Johannes de Grocheio (Grocheo) (ca. 1255 – ca.1320) was a Parisian musical theorist of the early fourteenth century. His French name was Jean de Grouchy, but he is more commonly known by his Latinized name. A Master of Arts, he is the author of the treatise Ars musicae ("The art of music") (ca. 1300), an attempt to describe the music of his time as it was practiced in and around Paris.
Almost one-third of Grocheio's treatise is devoted to liturgical and composed music. The rest is devoted to secular music, and Grocheio surveyed its new social importance in a systematic and pedagogical fashion. Grocheio writes, for example, that "a good fiddler generally performs every kind of cantus and cantilena [cantilène], and every musical form."
Johannes de Grocheio was also one of the first scholars to define a motet. He professed that the motet was "not intended for the vulgar who do not understand its finer points and derive no pleasure from hearing it: it is meant for educated people and those who look for refinement in art."
Grocheio departed from Boethius' taxonomy, which divided music into three categories between music of the world, human music, and instrumental music.
Grocheio attempted to address the sociological functions of specific musical forms and genres, and touted music as a cure for the ailments of society, imbuing it with the power to restrain social vices. Grocheio believed that when the elderly, the laborers, and the middle classes sang of the hardships endured by the heroes of the chansons de geste, it helped them to bear their miseries, thus contributing to the welfare of the state. Narrative epics, Grocheio concluded, contributed to the stability of the city due to the fact that they encouraged citizens of all ages and stations to be satisfied with their lot in life.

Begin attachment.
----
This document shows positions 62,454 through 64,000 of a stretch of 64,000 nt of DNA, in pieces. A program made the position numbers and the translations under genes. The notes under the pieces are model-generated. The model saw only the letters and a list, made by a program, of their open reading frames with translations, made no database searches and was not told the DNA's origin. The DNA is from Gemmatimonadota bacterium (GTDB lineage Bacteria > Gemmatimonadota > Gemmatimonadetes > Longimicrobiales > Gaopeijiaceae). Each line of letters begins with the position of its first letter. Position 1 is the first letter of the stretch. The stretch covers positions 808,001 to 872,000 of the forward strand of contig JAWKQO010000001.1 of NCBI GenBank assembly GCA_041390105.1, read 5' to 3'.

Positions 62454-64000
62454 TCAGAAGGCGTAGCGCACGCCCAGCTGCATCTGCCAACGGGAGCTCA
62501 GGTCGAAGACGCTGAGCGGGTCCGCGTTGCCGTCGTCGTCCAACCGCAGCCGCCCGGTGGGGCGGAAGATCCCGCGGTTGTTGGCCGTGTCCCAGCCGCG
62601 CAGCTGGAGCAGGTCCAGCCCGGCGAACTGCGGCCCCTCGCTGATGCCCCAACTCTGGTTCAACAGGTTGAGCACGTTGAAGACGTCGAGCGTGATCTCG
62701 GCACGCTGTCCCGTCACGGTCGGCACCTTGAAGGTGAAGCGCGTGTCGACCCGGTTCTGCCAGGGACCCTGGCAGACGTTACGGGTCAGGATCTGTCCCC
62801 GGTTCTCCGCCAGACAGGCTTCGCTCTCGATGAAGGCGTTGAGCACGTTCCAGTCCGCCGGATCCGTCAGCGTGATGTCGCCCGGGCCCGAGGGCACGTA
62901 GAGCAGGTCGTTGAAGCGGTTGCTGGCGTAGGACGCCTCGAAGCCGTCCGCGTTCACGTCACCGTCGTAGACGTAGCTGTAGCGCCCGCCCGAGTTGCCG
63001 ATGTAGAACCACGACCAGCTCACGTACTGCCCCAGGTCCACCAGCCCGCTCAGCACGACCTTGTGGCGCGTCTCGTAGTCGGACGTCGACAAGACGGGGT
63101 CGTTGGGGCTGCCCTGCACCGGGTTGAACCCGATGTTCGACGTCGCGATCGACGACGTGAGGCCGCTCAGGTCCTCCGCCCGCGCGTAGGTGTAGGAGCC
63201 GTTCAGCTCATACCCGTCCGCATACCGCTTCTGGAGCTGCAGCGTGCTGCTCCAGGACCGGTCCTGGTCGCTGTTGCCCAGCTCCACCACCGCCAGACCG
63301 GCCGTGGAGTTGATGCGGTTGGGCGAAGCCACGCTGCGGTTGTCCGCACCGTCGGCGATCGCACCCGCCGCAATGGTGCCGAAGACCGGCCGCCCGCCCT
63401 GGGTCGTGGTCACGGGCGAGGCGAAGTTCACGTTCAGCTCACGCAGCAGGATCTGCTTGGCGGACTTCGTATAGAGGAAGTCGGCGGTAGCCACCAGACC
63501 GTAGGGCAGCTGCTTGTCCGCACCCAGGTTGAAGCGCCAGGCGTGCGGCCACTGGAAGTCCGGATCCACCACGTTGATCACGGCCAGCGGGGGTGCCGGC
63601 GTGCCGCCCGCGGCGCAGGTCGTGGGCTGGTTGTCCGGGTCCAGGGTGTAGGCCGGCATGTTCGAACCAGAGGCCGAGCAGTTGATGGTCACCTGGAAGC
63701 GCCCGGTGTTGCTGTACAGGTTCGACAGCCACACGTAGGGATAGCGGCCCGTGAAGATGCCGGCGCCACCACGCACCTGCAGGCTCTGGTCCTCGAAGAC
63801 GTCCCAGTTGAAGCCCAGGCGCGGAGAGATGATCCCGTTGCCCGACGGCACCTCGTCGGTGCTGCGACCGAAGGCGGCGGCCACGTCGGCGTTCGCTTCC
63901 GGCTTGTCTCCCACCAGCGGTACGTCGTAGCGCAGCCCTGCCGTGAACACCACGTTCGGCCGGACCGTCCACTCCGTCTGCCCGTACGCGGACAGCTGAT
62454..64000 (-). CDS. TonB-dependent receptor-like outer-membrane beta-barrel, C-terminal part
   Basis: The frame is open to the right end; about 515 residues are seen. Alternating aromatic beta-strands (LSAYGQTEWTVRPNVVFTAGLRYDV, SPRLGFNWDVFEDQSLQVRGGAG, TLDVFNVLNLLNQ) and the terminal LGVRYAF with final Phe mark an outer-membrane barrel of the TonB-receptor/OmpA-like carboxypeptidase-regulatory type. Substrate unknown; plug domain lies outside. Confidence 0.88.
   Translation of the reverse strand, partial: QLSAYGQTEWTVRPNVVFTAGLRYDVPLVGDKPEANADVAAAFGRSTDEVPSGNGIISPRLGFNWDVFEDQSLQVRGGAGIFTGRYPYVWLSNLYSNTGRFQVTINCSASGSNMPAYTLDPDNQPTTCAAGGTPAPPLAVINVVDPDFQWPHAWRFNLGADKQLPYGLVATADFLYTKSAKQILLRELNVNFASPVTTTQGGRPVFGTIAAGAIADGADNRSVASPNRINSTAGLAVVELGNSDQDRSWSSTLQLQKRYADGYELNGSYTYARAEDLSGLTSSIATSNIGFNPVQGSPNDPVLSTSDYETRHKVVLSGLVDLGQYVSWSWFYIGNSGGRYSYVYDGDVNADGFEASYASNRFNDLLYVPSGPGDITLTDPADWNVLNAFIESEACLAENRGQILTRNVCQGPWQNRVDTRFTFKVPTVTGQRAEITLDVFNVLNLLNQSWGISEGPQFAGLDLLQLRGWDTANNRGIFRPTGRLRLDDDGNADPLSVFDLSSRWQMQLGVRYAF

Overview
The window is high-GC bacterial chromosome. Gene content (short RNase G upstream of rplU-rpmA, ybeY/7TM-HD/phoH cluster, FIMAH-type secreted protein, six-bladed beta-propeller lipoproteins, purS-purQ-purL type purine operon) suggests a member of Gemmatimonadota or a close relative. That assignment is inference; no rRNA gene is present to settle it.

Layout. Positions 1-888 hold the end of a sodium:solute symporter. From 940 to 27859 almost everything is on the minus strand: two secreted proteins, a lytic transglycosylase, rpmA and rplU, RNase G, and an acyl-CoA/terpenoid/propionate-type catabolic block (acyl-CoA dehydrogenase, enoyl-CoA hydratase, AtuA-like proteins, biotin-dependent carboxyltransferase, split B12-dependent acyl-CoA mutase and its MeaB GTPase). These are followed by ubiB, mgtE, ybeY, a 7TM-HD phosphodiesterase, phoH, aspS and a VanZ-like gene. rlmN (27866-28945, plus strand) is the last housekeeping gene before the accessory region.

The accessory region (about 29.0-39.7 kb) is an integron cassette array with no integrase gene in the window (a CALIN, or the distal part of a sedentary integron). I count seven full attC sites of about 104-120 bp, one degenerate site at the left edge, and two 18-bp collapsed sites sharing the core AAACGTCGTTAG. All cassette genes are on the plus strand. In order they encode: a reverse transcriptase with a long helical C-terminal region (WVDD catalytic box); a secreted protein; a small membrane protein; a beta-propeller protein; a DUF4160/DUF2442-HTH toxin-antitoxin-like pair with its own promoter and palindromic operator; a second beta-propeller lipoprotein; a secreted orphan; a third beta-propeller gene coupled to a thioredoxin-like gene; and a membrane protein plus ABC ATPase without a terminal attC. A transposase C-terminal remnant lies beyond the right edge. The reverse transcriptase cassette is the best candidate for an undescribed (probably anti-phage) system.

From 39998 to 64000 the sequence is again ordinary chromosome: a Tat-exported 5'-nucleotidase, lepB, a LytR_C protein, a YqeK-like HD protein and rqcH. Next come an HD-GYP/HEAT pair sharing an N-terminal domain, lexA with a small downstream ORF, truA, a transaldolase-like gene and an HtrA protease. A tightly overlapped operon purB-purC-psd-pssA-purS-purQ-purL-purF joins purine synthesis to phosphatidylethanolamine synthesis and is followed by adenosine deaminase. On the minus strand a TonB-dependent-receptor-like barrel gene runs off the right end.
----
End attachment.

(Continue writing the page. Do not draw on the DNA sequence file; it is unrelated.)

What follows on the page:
Conversely, Grocheio believed that 'trouvère' songs inspired kings and noblemen to do great things and to be great: "This kind of song is customarily composed by kings and nobles and sung in the presence of kings and princes of the land so that it may move their minds to boldness and fortitude, magnanimity and liberality..."
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